A woman who is considered indecent due to her style of clothing and her behavior, who has lost the appearance of virginity and thus in the eyes of others her human value, is exposed to defenseless male arbitrariness in many modern societies. Not only does she run the risk of being punished by her own family members, but is also considered sexually freely available to strangers. The woman is therefore always to blame: "If she had behaved properly, that would not have happened." Cases like group rape in Delhi are therefore not only to be understood as cruel acts of punishment for improper behavior, but also have the cause in the terrible conviction that every man can deal with "dishonorable" women as he sees fit. The fact that many rape cases remain undetected and that the Indian judiciary holds some multiple rapists accountable for just one act only reinforces the misconception of such men that they are doing the right thing. After all, in the case of Jyoti Singh, and under massive public pressure, the perpetrators are punished for their crime.

The ancient role models described in this article applied to women of the upper class - the everyday life of working women and slaves, who were owned by others, of course looked very different and could not match the ideals of the wool-spinning wife. And from Roman literature we also know prominent examples of emancipated women who were not sitting at home spinning, of successful business women, respected vestals and influential empresses. In the Roman Empire, free women enjoyed far more privileges than they had in Lucretia's time. Nevertheless, the ideals and role models on paper and in the minds of men have always remained the same. They have come down to us from Latin literature, which was mostly written by men for men. And precisely such constructed role models, which can no longer be reconciled with the reality of modernizing societies, are the basis for honor killings in patriarchal societies around the world.

Leslee Udwin's documentation not only draws attention to the oppression of women in India, the violent implementation of traditional morals, the tabooing of sexuality in the land of the Kama Sutra - it also reminded me of the age of equating female chastity with family honor, moral evaluation and social control of the sexuality of women with complete freedom of the man at the same time. The comparison with antiquity shows how closely certain thought patterns are also connected to our own culture. And even in Western Europe of the 21st century, two standards are still being measured: a woman who has frequently changing partners is quickly considered a “slut” - a man who enjoys other things every week is a “great pike”. However, we are fortunate here that such allegations are “only” made as verbal attacks.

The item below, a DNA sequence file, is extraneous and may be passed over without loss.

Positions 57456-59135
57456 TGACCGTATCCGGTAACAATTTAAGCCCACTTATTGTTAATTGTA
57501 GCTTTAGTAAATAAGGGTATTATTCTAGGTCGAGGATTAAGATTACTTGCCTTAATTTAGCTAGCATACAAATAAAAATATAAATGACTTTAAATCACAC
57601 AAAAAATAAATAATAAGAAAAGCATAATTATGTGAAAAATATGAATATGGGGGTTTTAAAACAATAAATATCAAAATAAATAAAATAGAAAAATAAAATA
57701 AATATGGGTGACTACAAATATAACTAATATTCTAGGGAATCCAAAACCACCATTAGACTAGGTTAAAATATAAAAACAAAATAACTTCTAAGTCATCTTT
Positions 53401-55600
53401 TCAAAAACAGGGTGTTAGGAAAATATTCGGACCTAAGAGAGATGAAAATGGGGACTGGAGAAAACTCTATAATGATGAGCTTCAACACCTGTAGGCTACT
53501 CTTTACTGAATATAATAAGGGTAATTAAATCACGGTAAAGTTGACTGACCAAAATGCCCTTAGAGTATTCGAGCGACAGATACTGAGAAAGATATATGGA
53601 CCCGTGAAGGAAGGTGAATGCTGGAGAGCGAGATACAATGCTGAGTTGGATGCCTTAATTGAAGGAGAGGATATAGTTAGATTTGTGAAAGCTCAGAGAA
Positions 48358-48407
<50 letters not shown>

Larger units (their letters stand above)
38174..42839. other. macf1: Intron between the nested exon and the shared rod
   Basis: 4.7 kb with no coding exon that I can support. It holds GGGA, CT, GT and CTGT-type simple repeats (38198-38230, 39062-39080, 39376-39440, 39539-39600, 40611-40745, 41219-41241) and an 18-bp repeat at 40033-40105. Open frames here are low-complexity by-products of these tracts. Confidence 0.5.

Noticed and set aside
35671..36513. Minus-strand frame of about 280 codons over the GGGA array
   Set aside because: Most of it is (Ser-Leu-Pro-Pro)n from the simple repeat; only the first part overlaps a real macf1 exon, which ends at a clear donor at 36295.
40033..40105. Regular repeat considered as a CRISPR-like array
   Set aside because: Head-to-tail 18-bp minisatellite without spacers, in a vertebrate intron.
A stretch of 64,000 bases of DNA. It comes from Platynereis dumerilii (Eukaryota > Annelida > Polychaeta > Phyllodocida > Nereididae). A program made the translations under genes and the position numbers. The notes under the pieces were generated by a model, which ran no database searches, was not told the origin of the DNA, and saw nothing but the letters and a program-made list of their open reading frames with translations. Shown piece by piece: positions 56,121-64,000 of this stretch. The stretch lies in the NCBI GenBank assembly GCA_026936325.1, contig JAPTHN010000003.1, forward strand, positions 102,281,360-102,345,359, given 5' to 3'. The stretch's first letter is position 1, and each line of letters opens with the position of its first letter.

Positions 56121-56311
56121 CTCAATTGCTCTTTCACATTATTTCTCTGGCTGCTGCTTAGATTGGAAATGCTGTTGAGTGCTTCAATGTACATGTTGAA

The Nirbhaya case (the brave one, as Jyoti is called in the media) and the government's ban on the broadcast of Leslee Udwin's film have rightly sparked nationwide protests in India. Just as Lucretia, as a representative of a conservative image of women, became a symbol of resistance against the tyrant through her death, so Jyoti Singh has advanced to become the model of the Indian women's rights movement. One can only wish that the demonstrations themselves - and the hoped-for lifting of the broadcasting ban on documentation - not only initiate a rethink on a broad social level, but also initiate appropriate measures on the part of the state. In the meantime, we can start rethinking with ourselves.